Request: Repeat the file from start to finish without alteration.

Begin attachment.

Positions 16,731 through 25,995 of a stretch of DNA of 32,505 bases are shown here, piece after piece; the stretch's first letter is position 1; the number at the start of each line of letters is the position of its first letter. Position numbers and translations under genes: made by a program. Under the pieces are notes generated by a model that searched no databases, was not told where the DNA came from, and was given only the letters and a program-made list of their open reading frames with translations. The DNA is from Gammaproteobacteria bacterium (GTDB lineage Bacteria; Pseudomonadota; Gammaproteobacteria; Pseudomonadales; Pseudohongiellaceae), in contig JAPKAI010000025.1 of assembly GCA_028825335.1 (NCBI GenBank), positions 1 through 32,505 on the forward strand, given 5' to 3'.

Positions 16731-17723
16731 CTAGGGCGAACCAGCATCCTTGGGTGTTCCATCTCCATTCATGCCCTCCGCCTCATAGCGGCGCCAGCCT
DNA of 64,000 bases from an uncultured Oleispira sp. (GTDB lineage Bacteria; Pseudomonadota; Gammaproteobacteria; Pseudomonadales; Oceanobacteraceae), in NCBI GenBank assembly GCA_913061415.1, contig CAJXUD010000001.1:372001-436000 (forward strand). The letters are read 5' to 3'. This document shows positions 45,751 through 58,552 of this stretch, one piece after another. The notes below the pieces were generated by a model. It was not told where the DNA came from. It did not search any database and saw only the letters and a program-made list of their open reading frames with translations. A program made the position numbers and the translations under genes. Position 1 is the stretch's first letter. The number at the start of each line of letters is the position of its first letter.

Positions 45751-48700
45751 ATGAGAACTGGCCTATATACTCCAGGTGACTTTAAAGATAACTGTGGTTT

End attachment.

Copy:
Positions 16,731 through 25,995 of a stretch of DNA of 32,505 bases are shown here, piece after piece; the stretch's first letter is position 1; the number at the start of each line of letters is the position of its first letter. Position numbers and translations under genes: made by a program. Under the pieces are notes generated by a model that searched no databases, was not told where the DNA came from, and was given only the letters and a program-made list of their open reading frames with translations. The DNA is from Gammaproteobacteria bacterium (GTDB lineage Bacteria; Pseudomonadota; Gammaproteobacteria; Pseudomonadales; Pseudohongiellaceae), in contig JAPKAI010000025.1 of assembly GCA_028825335.1 (NCBI GenBank), positions 1 through 32,505 on the forward strand, given 5' to 3'.

Positions 16731-17723
16731 CTAGGGCGAACCAGCATCCTTGGGTGTTCCATCTCCATTCATGCCCTCCGCCTCATAGCGGCGCCAGCCT
DNA of 64,000 bases from an uncultured Oleispira sp. (GTDB lineage Bacteria; Pseudomonadota; Gammaproteobacteria; Pseudomonadales; Oceanobacteraceae), in NCBI GenBank assembly GCA_913061415.1, contig CAJXUD010000001.1:372001-436000 (forward strand). The letters are read 5' to 3'. This document shows positions 45,751 through 58,552 of this stretch, one piece after another. The notes below the pieces were generated by a model. It was not told where the DNA came from. It did not search any database and saw only the letters and a program-made list of their open reading frames with translations. A program made the position numbers and the translations under genes. Position 1 is the stretch's first letter. The number at the start of each line of letters is the position of its first letter.

Positions 45751-48700
45751 ATGAGAACTGGCCTATATACTCCAGGTGACTTTAAAGATAACTGTGGTTT